Year End Checklist for Limited Companies

There are many benefits to choosing to run your business as a limited company rather than a sole trader.  It can be more tax efficient and is also a separate legal entity from the owners so, in most cases, you are not personally liable should the business face financial or legal challenges.  However, the administrative burden is greater and there are some key legal reporting requirements that Limited Companies directors should be aware of.

What is the Year End?

A company Year End is the date that their accounting period ends and a trigger to start preparing documents ready to send to HMRC and Companies House.

There are detailed guidelines on the government website here, a good accountant can also help to walk you through the key requirements for your business.

Annual Accounts Preparation

Your accounts need to prepared in accordance with UK GAAP and depending on the size of your business in reference to with FRS 105 or FRS 102.  

Annual Accounts include an Income Statement showing your profit (or loss) for the period as well as a Statement of Financial Position (also known as a Balance Sheet) showing your position as at the end of your accounting period.  This includes the value of your assets, liabilities, capital and reserves.  Footnotes will include information about transactions between your company and its directors, such as loans.

What to file with HMRC 

 - Annual Accounts

 - Company Tax Return (CT600) showing your profit and calculating the Corporation Tax due on it.

What to file with Companies House

Assuming that you use FRS 105, the financial reporting standard for micro-entities, then you need to submit two documents The Statement of Financial Position and the Footnotes.  These will be published and available to the public to view.  As you grow, you may need to consider using FRS 102 if you pass certain thresholds relating to turnover and the number of employees.  I can provide advice on preparing accounts for larger companies, as required.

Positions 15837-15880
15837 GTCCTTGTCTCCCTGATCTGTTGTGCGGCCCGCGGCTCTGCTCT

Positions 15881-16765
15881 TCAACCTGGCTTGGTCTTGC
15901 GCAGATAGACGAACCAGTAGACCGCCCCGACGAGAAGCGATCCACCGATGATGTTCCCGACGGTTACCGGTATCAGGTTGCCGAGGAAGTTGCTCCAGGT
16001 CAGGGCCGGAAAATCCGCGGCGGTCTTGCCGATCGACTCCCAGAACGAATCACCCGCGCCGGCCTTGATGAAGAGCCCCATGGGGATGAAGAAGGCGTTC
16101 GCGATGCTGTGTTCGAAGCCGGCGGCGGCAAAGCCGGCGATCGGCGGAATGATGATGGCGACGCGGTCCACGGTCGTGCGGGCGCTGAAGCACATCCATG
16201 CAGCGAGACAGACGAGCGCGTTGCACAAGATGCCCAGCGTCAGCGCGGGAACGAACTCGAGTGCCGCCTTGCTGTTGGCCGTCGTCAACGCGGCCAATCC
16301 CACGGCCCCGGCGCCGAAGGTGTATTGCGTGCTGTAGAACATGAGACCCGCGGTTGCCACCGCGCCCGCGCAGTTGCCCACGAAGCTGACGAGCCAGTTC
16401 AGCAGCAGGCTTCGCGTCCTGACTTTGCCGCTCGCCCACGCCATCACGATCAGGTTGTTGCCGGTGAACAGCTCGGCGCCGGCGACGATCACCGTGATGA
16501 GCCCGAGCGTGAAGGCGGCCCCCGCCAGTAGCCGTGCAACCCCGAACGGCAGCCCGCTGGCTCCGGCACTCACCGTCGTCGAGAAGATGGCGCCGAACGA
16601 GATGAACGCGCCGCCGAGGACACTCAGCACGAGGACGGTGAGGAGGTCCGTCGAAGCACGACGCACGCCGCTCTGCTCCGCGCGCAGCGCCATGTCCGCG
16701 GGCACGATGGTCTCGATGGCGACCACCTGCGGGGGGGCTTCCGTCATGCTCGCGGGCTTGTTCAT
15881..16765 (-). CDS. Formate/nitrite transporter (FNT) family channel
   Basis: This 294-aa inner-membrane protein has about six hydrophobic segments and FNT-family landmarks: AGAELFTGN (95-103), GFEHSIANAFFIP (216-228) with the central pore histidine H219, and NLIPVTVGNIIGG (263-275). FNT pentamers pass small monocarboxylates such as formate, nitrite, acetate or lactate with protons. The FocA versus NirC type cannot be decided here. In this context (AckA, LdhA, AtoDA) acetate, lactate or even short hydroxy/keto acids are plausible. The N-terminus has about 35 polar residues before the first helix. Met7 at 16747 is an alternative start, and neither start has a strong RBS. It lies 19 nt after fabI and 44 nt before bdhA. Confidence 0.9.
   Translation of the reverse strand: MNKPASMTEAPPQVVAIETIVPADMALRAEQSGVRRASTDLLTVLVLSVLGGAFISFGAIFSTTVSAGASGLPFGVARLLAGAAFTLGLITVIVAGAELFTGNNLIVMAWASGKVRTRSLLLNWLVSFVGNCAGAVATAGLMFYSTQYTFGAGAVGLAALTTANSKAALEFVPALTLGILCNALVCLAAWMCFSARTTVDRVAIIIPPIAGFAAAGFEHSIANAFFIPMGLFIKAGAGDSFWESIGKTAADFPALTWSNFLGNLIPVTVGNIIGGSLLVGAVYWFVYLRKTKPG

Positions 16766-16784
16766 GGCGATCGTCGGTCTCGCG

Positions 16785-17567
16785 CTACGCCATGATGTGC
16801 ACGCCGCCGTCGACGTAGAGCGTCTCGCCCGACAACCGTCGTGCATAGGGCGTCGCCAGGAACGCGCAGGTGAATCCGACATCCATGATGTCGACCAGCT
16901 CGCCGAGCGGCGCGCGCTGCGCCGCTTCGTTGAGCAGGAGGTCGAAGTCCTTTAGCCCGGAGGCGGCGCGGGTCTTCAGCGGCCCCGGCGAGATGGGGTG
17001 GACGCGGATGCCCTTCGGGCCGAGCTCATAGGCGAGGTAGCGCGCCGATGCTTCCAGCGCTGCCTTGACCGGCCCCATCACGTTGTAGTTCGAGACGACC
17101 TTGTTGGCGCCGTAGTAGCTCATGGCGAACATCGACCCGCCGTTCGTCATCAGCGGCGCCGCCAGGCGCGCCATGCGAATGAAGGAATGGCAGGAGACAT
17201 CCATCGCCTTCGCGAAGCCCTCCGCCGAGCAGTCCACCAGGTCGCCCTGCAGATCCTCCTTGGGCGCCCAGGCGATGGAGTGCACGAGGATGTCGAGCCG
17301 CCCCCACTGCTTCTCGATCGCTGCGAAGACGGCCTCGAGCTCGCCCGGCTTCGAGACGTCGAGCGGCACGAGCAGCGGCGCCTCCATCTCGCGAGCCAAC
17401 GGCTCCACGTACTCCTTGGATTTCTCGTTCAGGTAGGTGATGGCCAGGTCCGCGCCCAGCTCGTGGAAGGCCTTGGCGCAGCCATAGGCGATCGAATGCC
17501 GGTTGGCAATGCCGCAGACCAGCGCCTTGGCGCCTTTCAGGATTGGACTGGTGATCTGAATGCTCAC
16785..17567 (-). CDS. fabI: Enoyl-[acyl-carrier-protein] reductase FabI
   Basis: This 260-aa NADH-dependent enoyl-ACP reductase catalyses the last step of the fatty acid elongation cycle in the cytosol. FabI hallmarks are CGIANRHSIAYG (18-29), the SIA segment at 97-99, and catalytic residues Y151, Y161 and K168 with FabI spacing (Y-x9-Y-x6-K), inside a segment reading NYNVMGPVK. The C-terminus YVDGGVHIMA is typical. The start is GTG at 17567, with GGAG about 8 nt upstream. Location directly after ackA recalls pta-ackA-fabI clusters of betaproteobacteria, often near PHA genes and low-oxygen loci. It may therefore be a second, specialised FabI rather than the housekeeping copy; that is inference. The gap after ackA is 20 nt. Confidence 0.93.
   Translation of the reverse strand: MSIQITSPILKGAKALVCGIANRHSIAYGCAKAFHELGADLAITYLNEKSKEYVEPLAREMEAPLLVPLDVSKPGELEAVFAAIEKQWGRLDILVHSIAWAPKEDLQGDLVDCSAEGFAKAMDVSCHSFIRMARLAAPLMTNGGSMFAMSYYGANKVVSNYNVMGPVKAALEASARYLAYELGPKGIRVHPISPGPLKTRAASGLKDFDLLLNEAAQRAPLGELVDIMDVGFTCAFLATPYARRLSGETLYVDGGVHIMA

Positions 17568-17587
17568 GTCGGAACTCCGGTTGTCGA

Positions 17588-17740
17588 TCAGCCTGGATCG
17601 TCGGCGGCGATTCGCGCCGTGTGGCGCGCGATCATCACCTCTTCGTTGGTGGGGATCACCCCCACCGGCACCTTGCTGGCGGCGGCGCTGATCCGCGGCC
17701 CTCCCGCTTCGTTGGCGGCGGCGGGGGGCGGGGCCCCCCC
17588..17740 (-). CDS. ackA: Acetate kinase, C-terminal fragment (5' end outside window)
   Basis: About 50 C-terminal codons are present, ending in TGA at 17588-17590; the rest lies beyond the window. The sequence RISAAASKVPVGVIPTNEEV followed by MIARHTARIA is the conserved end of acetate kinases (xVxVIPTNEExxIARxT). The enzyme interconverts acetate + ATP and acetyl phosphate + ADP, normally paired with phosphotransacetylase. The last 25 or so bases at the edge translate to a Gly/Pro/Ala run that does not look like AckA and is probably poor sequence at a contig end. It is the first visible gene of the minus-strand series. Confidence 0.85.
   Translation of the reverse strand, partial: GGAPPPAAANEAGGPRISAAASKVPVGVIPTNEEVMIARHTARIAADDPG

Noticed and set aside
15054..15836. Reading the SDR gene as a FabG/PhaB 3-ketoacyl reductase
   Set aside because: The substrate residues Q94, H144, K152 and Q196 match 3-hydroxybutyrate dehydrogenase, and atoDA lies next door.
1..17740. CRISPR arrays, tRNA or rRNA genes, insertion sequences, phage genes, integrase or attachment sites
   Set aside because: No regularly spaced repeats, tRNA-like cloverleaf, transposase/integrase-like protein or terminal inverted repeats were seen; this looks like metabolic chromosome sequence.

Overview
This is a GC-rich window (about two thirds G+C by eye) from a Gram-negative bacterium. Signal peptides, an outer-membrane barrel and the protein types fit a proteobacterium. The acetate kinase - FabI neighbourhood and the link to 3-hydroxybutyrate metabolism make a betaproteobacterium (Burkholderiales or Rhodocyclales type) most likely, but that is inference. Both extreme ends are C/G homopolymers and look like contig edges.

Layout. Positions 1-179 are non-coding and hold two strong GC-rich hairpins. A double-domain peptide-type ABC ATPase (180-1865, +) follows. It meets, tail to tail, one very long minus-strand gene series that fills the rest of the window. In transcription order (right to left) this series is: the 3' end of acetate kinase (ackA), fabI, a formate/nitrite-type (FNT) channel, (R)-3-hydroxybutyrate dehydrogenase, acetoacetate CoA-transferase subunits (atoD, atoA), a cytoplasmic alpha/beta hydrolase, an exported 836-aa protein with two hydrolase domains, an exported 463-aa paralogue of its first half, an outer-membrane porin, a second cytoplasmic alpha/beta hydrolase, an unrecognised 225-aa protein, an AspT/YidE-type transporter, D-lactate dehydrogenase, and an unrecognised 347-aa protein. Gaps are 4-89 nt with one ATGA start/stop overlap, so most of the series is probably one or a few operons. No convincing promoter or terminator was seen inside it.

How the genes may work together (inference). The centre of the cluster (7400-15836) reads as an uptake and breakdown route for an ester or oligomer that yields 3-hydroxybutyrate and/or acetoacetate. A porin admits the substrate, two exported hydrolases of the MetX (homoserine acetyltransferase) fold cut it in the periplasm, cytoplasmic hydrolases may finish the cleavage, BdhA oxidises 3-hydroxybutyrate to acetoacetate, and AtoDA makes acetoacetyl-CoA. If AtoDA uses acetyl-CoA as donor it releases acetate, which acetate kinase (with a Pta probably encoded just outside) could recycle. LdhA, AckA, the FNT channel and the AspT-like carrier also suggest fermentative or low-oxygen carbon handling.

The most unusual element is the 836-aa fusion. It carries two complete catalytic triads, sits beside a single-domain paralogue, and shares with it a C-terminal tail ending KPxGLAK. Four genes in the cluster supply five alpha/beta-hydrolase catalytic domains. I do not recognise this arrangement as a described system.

Preparing for the Year End

You need to get your accounts in order before you can create your financial statements, file your accounts and calculate your Corporation Tax.

Ensuring that you account for all of your expenses will help to reduce your taxable profits and Corporation Tax liability.  

HMRC’s rule is that expenses must be “wholly and exclusively” for business use, so if you bought something specifically for your business – you can probably claim it as an expense.

There are specific rules that apply for company directors for items such as working from home and vehicles.  I can provide more information on this for clients or HMRC has full details on their website.

Ensure company records are complete for the year including the following:

  • A copy of your year end bank statement
  • List of amounts owed to and by the company
  • Stock value, cash and assets held.  

Using accounting software such as Xero can help make this process as much of the work has been done throughout the year in reconciling the bank feed and uploading supporting invoices and other paperwork.


The deadlines can be a bit confusing as you need to file your tax return 12 months after the accounting period end.  However, your Corporation Tax bill needs to be paid nine months and one day after this date.  Equally, you need to file your annual accounts with Companies House within nine months of your year end.

If you miss the deadlines the HMRC penalties are £100 on the first day and another £100 after 3 months.  After 6 months the penalties get bigger, at 10% of unpaid tax, which repeats after 12 months. 

Companies House deadlines start from £150 if your filing is up to a month late rising to £1,500 over 6 months.  

Other considerations

As well as your Annual Accounts and Corporation Tax, there are other things that must be filed regularly for your company.

  • VAT returns
  • Annual confirmation Statement with Companies House
  • Income Tax Self Assessment for company directors.
  • Payroll reporting

These requirements may be monthly, quarterly or annually.  Other tasks that you may like to put in your calendar for your company could include a review of your processes, products and suppliers to make sure that you are as efficient and as effective as possible as you start each new financial year.

If you'd like to book a free consultation to discuss any of the above, get in touch.